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What does Yemen's new leadership mean for the war-torn country?

Saudi Crown Prince Mohammed bin Salman (L) shakes hands in Riyadh with Rashad al-Alimi, who will lead Yemen's new leadership council
— Dubai (AFP)

Yemen's president handed his powers to a leadership council on Thursday, a major shake-up in the camp that has been battling the Huthi rebels for more than seven years.

Abedrabbo Mansour Hadi's announcement comes after a temporary truce took effect between pro-government troops and the insurgents, offering a glimmer of hope in a conflict which the UN has called the world's worst humanitarian crisis.

Here are some key questions and answers on what the shift of power means for the war-torn country:

- A new political era? -

Hadi, since his election in 2012, failed to impose his authority during a turbulent decade as president of Yemen.

His political opponents have long accused him of corruption, and observers saw his position as head of the ruling body as an obstacle to the unity of the anti-Huthi camp.

Maged al-Madhaji, director of the Sanaa Centre for Strategic Studies, said the move signified an "end to the Hadi era".

"It ends the manner in which Yemen was run during Hadi's era," he told AFP, as the new council is handed "full powers" of the presidency.

"The Hadi government has been weak, incompetent and lacking in legitimacy," Elisabeth Kendall, a researcher at Oxford University, told AFP.

"There has been a general misconception that anti-Huthi meant pro-government. Under Hadi, it did not."

- Who are the council members? -

The council will consist of eight members and be led by Rashad al-Alimi, a former interior minister and adviser to Hadi.

Half its members are from the country's north, and the other half from the south -- which was a separate state until it unified with the north in 1990.

All "have military and security background and most of them have directly fought the Huthis", said Mohammed Al-Basha, a Yemen expert for the US-based Navanti research group.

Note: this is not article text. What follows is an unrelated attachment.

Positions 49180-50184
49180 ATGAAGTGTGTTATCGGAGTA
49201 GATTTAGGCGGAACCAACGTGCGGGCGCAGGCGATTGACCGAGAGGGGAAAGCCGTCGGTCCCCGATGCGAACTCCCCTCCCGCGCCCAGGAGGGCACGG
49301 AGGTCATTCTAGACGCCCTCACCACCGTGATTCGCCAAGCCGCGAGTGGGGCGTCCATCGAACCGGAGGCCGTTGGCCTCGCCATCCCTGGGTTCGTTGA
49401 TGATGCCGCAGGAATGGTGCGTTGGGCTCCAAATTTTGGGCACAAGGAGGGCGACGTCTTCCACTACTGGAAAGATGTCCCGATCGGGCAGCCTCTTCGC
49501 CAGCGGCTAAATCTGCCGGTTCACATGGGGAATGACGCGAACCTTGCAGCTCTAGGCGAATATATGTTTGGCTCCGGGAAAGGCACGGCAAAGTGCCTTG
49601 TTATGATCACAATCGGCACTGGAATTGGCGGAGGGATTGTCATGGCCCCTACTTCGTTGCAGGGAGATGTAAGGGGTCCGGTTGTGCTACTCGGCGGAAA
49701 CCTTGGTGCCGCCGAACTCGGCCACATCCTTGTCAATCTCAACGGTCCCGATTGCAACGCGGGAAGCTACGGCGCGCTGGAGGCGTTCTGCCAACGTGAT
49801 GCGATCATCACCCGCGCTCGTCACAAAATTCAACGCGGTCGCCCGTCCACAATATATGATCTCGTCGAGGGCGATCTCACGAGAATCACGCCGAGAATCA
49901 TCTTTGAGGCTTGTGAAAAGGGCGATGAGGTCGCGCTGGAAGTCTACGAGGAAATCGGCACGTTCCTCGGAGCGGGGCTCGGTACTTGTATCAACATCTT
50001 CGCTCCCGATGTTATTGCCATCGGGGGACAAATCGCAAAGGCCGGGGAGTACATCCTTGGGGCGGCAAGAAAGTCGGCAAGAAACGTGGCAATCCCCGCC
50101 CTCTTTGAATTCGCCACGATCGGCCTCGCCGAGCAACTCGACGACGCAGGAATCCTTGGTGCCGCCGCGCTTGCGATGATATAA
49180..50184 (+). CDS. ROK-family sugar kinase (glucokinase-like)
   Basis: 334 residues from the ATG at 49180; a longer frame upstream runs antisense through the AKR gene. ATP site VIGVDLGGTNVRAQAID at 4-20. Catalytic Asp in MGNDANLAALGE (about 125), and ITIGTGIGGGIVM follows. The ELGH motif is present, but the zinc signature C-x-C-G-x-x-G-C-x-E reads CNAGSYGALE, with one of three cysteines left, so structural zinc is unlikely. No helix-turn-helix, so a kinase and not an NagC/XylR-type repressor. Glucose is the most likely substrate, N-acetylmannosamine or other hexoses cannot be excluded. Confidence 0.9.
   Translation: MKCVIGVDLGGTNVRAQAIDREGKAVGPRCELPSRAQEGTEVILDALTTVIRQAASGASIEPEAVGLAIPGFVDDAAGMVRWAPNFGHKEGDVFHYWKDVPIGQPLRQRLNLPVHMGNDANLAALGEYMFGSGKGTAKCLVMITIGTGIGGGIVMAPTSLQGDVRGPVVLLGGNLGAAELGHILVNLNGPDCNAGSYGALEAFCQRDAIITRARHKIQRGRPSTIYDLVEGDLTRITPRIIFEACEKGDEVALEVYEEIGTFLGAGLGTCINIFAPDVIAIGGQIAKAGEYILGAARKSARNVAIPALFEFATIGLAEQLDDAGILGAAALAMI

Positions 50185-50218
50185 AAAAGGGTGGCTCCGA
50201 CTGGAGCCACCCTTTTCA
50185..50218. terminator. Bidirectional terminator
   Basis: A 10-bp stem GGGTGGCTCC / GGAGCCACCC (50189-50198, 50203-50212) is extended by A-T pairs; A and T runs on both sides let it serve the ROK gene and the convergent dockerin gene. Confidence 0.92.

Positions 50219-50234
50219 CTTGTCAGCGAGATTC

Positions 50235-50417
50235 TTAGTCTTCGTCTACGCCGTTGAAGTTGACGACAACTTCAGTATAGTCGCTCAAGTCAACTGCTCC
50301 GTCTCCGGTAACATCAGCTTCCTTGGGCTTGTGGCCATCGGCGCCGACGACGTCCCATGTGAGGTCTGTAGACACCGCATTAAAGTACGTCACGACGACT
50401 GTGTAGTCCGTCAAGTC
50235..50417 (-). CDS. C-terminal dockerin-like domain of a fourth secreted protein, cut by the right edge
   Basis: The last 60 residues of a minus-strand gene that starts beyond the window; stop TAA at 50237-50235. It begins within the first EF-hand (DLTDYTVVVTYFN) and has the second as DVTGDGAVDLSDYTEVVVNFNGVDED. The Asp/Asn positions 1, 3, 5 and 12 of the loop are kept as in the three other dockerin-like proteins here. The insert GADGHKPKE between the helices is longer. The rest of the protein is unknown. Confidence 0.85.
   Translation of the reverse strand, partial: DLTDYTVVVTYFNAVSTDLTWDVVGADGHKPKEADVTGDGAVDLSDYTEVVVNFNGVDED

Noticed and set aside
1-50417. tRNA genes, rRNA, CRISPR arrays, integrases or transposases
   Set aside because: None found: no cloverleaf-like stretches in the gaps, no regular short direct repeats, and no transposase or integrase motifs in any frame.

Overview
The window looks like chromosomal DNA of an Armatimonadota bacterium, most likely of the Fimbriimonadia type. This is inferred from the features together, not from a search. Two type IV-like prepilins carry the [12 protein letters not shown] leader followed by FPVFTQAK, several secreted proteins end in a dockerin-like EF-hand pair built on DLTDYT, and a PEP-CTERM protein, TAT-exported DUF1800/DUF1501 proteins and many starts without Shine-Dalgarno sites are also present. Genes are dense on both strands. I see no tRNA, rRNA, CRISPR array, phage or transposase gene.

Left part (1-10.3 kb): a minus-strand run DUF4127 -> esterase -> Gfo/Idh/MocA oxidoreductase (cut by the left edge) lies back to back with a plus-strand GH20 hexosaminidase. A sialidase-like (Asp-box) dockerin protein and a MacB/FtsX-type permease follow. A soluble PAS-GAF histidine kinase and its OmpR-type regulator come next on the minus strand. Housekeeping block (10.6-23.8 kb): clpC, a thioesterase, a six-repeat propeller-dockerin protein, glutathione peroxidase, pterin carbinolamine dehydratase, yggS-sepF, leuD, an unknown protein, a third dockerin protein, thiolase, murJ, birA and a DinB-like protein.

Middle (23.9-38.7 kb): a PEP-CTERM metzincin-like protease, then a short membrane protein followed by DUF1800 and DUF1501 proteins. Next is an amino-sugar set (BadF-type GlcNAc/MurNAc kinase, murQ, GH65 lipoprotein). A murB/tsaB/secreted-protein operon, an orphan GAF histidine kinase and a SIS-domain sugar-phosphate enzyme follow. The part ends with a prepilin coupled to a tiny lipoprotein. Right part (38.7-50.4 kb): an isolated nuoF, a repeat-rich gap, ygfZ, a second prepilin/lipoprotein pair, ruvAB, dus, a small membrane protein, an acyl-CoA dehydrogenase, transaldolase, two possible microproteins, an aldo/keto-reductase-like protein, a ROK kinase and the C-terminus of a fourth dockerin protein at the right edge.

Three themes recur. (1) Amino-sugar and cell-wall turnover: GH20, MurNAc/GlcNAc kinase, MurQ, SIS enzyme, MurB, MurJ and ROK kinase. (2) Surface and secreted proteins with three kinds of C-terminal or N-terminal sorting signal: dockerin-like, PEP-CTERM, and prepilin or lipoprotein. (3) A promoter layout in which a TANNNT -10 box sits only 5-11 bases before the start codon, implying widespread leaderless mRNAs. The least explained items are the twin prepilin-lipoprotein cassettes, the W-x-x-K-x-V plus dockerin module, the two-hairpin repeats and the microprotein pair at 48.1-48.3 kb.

It includes Aidarous Al-Zoubeidi, who heads the secessionist Southern Transitional Council (STC), which is close to the United Arab Emirates and makes no secret of its desires to again have a separate southern state.

The council also includes Tarek Saleh, the nephew of Yemen's ex-president Ali Abdullah Saleh, who was assassinated by his former Huthi allies in 2017.

While all have experience in combat, their political ambitions may pose an obstacle to the work of the council.

"There is no doubt that it will be challenging for this council to work together," said Kendall.

"But if Yemen is to hang together as an integrated state, there is no alternative to a governance structure that shares power between different and sometimes conflicting political groups."

- What about the peace process? -

Hadi's statement came during discussions on Yemen which the Huthis refused to attend in Saudi Arabia, which has been leading a military coalition against them since 2015.

He said that the new council would be tasked with "negotiating with the Huthis for a permanent ceasefire".

The rebels have yet to issue an official comment.

"It is a clear sign either we enter negotiations for peace or this will turn into a war council... that is going to be fighting the Huthis," said Basha.

According to Kendall, the Huthis could be "more open" to a political process, particularly if their position weakens.

"A lot will depend on the new administration's success in consolidating support on the ground, its willingness to compromise," she added.